Bungongo State Forest

Tuesday 9 June: Bungongo State Forest – L/R,X. Bungongo State Forest is located between Wee Jasper and Jugiong. This is a new area for the leader. This is a long exploratory walk, in native forests and woodlands, with numerous ascents and descents. The walk starts near the western end of the forest and is mainly off-track in the catchments of Parsons and Old Jeremiah Creeks. There is a 2 hour 15 minute drive each way. Minimum distance: 18 km with 900 metres of ascent Maps: Adjungbilly, Wee Jasper. Leader: Ian W. Transport:  400 km return Limit: 8.

4 of us drove a long way via Yass and the Hume Highway. At Pettit we turned east on the Gobarralong Rd, crossing the Murrumbidgee River. Then onto the Gobarralong Adjungbilly Rd, north up the Nanangroe Rd and finally onto the good dirt of the Bungongo Rd to a convenient road side car park. Left Woden at 6.10am and arrived at 8.40am.


Distance: 19.5km | Climb: 925m | Time: 8.45am-4.00pm (7hrs 15mins), with 50 mins of breaks | Grading: L/R; H(13)

Track Maps

Track overview

Track 1

Track 2



Photographs are available, where you can start a large sized slide show.


Waypoint and Track Files

Download the .gpx file here. (Right click, Save Link As…, Save – if you want to use it.)
Download the .kml file here.

Track Notes

A 13 hour day, door to door. All sealed road, except for the last couple of km on good dirt.

A heart-starting start with a 290m climb to Parson trig. Then down and east, paralleling Parsons Creek. We continued east, picking up the occasional fire trail, to cross Old Jeremiah Creek and a little climb to lunch.

The clouds had been rolling in from the south and the drizzle began. Shells on, but not inconvenient, as it was quite cool too.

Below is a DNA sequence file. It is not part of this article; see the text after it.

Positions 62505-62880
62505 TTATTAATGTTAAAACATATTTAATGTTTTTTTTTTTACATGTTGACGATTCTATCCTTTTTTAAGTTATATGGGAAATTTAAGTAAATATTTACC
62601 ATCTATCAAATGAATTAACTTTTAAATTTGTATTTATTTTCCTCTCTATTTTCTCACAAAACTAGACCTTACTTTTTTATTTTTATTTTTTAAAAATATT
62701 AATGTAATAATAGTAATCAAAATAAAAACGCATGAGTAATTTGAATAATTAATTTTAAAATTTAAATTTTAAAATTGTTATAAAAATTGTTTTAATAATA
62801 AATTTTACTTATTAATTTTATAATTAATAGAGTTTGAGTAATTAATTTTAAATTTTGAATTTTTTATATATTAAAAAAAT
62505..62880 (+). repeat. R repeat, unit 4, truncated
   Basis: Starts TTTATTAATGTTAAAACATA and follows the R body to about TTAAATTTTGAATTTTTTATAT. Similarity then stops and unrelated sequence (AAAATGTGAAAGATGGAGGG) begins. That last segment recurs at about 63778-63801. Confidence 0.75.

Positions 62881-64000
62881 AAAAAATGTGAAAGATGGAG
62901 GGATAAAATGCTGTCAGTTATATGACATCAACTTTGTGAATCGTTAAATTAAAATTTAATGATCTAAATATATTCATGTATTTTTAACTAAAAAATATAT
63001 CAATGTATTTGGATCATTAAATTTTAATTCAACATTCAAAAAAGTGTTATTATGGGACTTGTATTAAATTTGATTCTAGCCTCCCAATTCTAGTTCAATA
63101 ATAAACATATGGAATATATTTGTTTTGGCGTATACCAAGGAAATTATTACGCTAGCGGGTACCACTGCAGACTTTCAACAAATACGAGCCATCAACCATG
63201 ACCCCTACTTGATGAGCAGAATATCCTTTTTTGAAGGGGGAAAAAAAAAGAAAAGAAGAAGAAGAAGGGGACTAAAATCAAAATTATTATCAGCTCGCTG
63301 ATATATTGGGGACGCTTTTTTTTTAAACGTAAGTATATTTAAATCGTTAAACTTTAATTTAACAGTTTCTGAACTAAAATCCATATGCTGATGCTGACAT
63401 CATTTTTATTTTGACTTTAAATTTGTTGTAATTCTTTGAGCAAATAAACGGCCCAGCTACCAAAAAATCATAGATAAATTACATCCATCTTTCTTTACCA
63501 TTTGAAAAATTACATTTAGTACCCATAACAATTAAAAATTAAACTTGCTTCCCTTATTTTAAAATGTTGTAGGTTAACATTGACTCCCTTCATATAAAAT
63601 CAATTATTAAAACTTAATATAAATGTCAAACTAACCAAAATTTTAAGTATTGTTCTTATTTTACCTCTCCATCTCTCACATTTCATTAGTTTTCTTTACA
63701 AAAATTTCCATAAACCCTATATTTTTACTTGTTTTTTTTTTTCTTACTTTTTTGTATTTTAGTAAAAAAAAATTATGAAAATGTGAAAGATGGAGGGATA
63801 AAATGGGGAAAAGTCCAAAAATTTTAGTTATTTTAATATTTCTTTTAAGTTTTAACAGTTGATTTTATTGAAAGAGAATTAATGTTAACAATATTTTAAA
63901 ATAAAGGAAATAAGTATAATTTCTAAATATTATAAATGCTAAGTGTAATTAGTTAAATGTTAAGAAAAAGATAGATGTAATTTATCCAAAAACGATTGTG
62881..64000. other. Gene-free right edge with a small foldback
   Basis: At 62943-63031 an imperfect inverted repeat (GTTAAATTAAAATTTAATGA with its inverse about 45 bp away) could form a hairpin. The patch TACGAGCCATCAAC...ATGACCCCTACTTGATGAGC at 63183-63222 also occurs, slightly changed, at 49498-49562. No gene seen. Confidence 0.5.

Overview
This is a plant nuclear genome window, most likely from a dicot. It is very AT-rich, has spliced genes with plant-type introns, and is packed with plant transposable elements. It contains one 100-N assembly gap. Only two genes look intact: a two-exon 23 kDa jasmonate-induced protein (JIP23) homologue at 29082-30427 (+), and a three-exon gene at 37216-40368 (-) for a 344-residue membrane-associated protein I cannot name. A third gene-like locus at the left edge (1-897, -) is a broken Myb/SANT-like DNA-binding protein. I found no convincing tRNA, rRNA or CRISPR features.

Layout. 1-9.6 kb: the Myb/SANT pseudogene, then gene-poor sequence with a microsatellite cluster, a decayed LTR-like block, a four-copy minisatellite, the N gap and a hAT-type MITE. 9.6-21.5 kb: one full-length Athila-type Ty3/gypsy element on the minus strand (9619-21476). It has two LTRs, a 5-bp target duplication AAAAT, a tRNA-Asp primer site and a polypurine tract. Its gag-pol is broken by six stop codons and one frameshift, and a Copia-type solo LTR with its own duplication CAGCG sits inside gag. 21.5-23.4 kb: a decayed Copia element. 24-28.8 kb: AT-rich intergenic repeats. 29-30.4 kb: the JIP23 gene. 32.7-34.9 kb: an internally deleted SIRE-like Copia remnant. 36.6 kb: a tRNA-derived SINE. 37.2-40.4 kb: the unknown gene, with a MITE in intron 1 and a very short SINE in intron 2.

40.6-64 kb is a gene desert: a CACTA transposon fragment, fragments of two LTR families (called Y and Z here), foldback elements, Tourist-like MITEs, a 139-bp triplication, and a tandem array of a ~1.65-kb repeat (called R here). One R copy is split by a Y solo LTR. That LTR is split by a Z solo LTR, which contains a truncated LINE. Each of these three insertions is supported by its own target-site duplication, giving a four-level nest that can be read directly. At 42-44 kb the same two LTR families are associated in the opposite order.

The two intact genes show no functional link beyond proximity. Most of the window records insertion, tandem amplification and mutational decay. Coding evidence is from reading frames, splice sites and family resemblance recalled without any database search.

Beautiful open walking on the 800+m ridge as we turned SW.

Coming off it, we heard forest machinery. Picking up another fire trail we came upon the workers’ vehicles, then the machinery. The first was picking up pine logs with a grab claw and loading them onto a tray on the vehicle. A bit further on we came upon a harvester machine. Stopped, thank goodness, so the operator could see and hear us. A transformer-like big boy’s toy with a mean looking array of items on the hydraulic arm. A very nice guy, allowed us to take photos, then knocked down and processed a couple of trees as a demo for us. I was so fascinated, I only got the video going at the end.

Thanks to Ian W who found:

The large machine we looked at yesterday afternoon was a Valmet 6 wheeled harvester and it was made in Finland.

The smaller machine carrying the logs to the truck loading area is known as a Forwarder.

A harvester is a complex piece of equipment.

From Wikepedia:

• a chain saw to cut the tree at its base, and also cut it to length. The saw is hydraulically powered, rather than using the 2-stroke engine of a portable version. It has a more robust chain, and a higher power output than any saw that can be carried by a human.

• two or more curved delimbing knives which reach around the trunk to remove branches.

• two feed rollers to grasp the tree. The wheels pivot apart to allow the tree to be embraced by the harvester head, and pivot together to hug the tree tightly. The wheels are driven in rotation to force the cut tree stem through the delimbing knives.

• diameter sensors to calculate the volume of timber harvested in conjunction with a measuring wheel which measures the length of the stem as it is fed through the head.

Moving on, we came out of the pine plantation and across Old Jeremiah Creek again and arrived at the Gildarts Hut site. Not so impressive.

Half a km of fire trail, then a long leg off-track and generally to the NW (with two arvo tea break-lets!) to get us back to the start.

Well worth the long drive to have a look at this area. A few patches of casinia, but mostly open woodland walking with a few ups and downs. Some beautiful stands of timber in places. The misty/cloudy conditions added a little je ne sais quoi to the vistas.

Thanks Ian for another great one.


4 walkers – Eric G, Ian H, Ian W (leader), me.

Next Tuesday Walk

Tuesday 16 June: Gudgenby Valley Wander – M/M. Using old and new knowledge, we’ll visit hut ruins, interesting stone arrangements, the Yankee Hat art site, some lovely hillocks and beautiful stream features.  Might see a water rat too, plus an eagle’s nest from last season. About 13km, mostly off-track in grassland with some timber. Maps: Yaouk, Rendezvous Creek. Leader: Matthew Higgins. Bookings: John Evans 0417 436 877 john@johnevans.id.au . Transport: ∼$10.